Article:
U.S. Bombing of Afghanistan: A Women-Centered Perspective
Saba Gul Khattak, Deputy
Director and Research Fellow, Sustainable Development Policy
How do we analyze the US bombing of Afghanistan?
Is this bombing a ceremonial reaffirmation of power? Is it
about avenging the 11th September hijackings, the subsequent
destruction and damage of the WTC and the Pentagon respectively
and the death of thousands of innocent people? Is it about
the display and exhibition of US armaments for international
buyers? Is about ensuring oil supply lines and warm water
ports a la Carter Doctrine? Is it primarily about ridding
the world of terrorism and terrorists? Is it about restoring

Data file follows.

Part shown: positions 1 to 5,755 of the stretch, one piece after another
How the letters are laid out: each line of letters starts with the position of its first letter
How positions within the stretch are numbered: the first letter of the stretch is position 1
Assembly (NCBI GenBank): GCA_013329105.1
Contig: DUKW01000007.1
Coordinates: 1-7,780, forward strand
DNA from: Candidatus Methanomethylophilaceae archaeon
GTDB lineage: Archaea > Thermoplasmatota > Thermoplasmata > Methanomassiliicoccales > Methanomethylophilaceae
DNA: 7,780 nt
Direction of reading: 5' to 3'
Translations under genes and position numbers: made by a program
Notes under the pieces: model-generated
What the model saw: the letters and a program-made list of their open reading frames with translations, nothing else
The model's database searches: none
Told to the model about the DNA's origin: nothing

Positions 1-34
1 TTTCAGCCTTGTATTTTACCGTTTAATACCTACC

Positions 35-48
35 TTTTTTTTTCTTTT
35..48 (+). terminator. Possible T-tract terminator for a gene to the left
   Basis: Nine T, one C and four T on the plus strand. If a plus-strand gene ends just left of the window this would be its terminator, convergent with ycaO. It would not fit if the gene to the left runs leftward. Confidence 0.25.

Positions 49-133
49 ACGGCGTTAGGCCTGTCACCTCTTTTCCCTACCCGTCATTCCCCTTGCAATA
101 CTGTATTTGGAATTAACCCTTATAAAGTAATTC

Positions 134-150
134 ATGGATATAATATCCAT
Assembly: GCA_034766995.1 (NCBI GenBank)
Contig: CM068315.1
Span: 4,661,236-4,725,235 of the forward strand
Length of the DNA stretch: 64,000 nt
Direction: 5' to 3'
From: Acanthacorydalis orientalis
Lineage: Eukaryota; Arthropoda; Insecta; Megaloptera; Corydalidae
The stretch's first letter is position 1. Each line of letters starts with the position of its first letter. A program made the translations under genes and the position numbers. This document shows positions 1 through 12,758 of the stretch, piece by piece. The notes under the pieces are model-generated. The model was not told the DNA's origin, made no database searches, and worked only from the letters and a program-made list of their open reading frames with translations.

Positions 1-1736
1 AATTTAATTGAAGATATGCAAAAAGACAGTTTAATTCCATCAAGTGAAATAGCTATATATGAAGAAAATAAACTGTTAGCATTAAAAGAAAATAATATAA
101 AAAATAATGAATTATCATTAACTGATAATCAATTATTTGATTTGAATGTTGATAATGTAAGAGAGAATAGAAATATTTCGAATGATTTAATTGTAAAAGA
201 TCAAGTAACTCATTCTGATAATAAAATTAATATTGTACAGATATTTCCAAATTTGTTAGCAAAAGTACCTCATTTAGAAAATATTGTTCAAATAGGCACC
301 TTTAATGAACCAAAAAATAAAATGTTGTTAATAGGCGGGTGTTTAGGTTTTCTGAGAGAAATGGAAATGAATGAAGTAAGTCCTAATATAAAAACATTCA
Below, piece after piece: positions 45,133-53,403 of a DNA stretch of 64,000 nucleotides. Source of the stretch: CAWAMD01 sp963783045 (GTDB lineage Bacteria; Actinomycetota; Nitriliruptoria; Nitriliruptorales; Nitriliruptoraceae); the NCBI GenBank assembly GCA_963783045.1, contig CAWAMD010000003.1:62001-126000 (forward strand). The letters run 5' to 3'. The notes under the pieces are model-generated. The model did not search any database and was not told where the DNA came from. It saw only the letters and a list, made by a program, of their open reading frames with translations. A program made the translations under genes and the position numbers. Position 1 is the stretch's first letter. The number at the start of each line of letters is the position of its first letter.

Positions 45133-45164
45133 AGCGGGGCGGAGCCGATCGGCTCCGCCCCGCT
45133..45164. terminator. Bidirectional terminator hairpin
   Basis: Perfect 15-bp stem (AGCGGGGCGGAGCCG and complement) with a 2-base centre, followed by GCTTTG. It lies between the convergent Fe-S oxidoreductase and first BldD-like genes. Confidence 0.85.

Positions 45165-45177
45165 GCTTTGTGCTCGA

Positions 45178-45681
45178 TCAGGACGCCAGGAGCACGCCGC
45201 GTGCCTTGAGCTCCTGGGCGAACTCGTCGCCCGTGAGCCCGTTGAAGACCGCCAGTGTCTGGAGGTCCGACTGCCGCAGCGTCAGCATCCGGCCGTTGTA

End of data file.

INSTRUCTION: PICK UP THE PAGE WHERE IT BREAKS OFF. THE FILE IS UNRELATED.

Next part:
peace and eventually democracy in Afghanistan? Is it about,
in addition to all this, liberating Afghan women from the
oppression of the Taliban (though not the patriarchal culture
that kept them back whether in Afghanistan or in refugee camps
in Pakistan)? Is it about the American resolve not to live
in fear? Or, it is about Osama Bin Laden?
Why are answers to this issue important? Why must we establish
the primacy of one answer and through that hierarchy talk
about US goals and priorities? This is probably because we
feel an urgent need to make sense of international politics.
But to make sense of the recent and continuing madness, we
cannot restrict ourselves to mainstream explanations, whether
they spring from liberal, progressive or left oriented perspectives.
In the present context, to attempt to understand the American
bombing of Afghanistan, we need to look at the issue from
the Afghan perspective, and within that perspective, through
the lens of gender. This short piece is based upon qualitative